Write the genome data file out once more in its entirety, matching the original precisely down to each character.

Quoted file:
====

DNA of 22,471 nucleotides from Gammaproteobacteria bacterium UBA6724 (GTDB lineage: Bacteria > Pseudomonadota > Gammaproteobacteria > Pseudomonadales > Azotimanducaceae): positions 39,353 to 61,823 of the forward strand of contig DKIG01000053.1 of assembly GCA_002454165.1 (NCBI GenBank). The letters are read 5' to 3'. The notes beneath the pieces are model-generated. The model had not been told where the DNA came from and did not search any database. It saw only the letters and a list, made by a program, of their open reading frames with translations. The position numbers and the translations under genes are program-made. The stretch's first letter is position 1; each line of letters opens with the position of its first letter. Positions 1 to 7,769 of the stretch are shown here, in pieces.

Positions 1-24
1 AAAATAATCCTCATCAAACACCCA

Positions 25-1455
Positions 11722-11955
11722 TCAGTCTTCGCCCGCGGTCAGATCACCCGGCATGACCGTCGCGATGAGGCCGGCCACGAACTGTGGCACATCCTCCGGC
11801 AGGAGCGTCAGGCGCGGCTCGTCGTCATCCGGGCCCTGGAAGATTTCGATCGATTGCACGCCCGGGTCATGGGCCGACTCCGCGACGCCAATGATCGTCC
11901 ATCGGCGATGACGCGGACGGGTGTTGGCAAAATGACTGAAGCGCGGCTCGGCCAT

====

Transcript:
DNA of 22,471 nucleotides from Gammaproteobacteria bacterium UBA6724 (GTDB lineage: Bacteria > Pseudomonadota > Gammaproteobacteria > Pseudomonadales > Azotimanducaceae): positions 39,353 to 61,823 of the forward strand of contig DKIG01000053.1 of assembly GCA_002454165.1 (NCBI GenBank). The letters are read 5' to 3'. The notes beneath the pieces are model-generated. The model had not been told where the DNA came from and did not search any database. It saw only the letters and a list, made by a program, of their open reading frames with translations. The position numbers and the translations under genes are program-made. The stretch's first letter is position 1; each line of letters opens with the position of its first letter. Positions 1 to 7,769 of the stretch are shown here, in pieces.

Positions 1-24
1 AAAATAATCCTCATCAAACACCCA

Positions 25-1455
Positions 11722-11955
11722 TCAGTCTTCGCCCGCGGTCAGATCACCCGGCATGACCGTCGCGATGAGGCCGGCCACGAACTGTGGCACATCCTCCGGC
11801 AGGAGCGTCAGGCGCGGCTCGTCGTCATCCGGGCCCTGGAAGATTTCGATCGATTGCACGCCCGGGTCATGGGCCGACTCCGCGACGCCAATGATCGTCC
11901 ATCGGCGATGACGCGGACGGGTGTTGGCAAAATGACTGAAGCGCGGCTCGGCCAT